“Inaka” does the same — the resolution of, for example, those concrete walls is reduced just enough so you see the bushes beginning to sweep down, the grass and weeds grow between cracks. It’s so weird what makes Japan’s countryside feel like itself: Densities and clusters of greenery, mainly. Repeating clusters of trees breaking for small shrines, the markings and width of roads, the style of walls (some concrete, some bamboo, some wooden) around houses, the repetition of drain pipe covers. Nothing individually outstanding, but wholly unique in aggregate.
Just watching some test gameplay of “Inaka” brings me back to the big walk of April and May. Not in a “that looks like some of the roads I walked” way, but in a “Wait, didn’t I walk that very road?” way. Fujio has a great eye. And his Patreon page gives insight into his methods.
Texture is, almost by definition, detail. But replicate something with a lot of detail — but not all the detail — and that replication falls into an uncanny valley. It somehow loses the essence of place. Perhaps only twenty or thirty percent of texture truly defines a place’s tone as seen or experienced first hand. Finding, highlighting, amplifying that subset of texture is, I suspect, where even more nostalgia lies.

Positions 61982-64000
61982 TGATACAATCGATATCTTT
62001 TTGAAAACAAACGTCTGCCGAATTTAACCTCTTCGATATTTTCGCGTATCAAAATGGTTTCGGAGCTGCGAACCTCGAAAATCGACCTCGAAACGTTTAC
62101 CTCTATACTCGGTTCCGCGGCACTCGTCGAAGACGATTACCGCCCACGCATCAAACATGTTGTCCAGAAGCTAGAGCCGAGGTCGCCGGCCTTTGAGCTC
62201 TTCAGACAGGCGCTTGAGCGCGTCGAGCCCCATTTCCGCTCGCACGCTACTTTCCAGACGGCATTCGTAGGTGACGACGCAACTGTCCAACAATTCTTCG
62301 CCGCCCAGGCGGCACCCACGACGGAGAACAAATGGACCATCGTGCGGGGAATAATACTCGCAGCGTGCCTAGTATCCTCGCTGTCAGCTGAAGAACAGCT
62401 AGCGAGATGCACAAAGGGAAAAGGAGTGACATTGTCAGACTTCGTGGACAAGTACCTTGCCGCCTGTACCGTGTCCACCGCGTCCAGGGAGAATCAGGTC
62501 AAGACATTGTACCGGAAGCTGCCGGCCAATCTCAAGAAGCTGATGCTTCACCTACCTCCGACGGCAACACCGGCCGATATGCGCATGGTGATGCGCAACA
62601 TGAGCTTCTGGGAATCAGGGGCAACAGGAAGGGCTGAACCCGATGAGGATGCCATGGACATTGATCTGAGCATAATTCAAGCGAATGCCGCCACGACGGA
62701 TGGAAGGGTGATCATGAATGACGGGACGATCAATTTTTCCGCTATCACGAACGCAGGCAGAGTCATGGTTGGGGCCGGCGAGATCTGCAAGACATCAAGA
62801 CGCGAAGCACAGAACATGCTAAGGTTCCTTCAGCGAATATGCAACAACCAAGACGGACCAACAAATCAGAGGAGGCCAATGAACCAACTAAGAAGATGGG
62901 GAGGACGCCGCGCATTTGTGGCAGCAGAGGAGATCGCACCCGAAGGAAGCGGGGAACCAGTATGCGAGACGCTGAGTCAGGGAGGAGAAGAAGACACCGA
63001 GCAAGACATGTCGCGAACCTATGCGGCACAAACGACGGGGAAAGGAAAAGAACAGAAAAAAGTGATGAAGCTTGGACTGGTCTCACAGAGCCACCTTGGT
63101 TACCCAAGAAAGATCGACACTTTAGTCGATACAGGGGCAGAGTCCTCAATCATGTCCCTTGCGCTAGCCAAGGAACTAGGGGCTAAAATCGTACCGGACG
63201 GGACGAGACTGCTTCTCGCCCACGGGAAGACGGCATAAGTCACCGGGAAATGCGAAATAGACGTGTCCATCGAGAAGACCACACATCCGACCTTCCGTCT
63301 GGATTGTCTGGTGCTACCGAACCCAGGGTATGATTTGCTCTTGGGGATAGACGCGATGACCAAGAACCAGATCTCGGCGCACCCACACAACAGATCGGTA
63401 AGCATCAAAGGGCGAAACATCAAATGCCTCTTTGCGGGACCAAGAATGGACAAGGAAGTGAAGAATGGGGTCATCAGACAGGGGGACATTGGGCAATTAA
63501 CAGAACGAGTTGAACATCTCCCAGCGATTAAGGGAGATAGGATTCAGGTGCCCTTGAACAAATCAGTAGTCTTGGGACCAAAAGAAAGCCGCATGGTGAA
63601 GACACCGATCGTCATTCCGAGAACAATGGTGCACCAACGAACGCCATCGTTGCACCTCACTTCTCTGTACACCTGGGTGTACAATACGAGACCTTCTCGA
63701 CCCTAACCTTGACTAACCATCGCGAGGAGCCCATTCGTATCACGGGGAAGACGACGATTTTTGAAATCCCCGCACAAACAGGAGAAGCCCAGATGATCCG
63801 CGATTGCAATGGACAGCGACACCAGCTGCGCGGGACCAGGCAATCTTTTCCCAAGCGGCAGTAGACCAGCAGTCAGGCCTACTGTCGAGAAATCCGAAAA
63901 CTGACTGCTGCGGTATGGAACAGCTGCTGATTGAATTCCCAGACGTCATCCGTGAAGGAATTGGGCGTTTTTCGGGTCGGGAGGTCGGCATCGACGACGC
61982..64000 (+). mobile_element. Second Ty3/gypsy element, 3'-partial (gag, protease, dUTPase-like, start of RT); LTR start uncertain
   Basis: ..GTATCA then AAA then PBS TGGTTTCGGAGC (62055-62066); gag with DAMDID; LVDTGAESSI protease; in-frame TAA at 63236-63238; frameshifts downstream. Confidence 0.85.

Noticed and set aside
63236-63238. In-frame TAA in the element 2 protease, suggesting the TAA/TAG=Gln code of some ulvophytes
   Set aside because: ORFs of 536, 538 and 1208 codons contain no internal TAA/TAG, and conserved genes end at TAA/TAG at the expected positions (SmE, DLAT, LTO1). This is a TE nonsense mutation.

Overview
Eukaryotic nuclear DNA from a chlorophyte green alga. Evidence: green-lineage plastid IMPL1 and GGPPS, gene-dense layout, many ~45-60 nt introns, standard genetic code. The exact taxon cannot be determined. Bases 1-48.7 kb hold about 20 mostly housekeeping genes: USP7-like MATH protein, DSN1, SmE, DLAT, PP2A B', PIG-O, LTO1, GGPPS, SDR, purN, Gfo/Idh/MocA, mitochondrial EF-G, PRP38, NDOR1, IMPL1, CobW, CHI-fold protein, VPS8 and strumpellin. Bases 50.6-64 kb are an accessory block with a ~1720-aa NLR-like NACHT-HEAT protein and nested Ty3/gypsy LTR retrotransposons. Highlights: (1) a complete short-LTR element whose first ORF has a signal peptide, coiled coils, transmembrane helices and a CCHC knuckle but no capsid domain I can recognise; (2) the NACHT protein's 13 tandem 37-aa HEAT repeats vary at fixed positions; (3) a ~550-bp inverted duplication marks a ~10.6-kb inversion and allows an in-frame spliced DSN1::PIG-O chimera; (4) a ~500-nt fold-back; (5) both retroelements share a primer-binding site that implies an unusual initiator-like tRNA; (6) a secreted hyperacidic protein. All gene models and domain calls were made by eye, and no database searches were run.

Until next week,
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“Torn from the mountains of Uttarakhand, a childhood spent roaming the hot, dusty plains of North India, clambering up mango trees and diving deep into the murky depths of the Ganges, dredging for coins and dodging corpses. Adolescence found me meandering over the Californian wilderness, trailing Muir and Kerouac, in search of meaning within and without. Now I live on an island city with an identity crisis, a city reclaiming itself from the sea inch by foot by mile, losing parts of itself with every monsoon landslide and then replacing them with steel and concrete the next day. And in the distance, there are still mountains, patient, like the Buddha.”
“Born and raised in the US but given a taste of South Africa that has either kept me from fitting in or freed me from fitting in, depending on the in. Never quite feeling at home but starting to not need to, my roots have grown into what I do and who I am, not my address.”
“I was born and grew up in Italy to US American parents, so I’ve always felt homeless to any specific culture which has made me be able to feel rather at home anywhere. Now I live, walk, and ride tiny buses in Arequipa, Peru, where I walk my 3 year-old daughter to school and she says “hola” to everyone she sees. Teaching her to walk and greet is one of my greatest joys. That, and channeling my inner-Italian by making wood-fired pizza for neighbors to create community in my neighborhood. “
(“Fellow Walkers” are short bios of the other folks subscribed to this newsletter. In Ridgeline 001 I asked: “What shell were you torn from?” and got hundreds of responses. We’re working our way through them over the year. You’re an amazing, diverse crew. Grateful to be walking with you all. Feel free to send one in if you haven’t already.)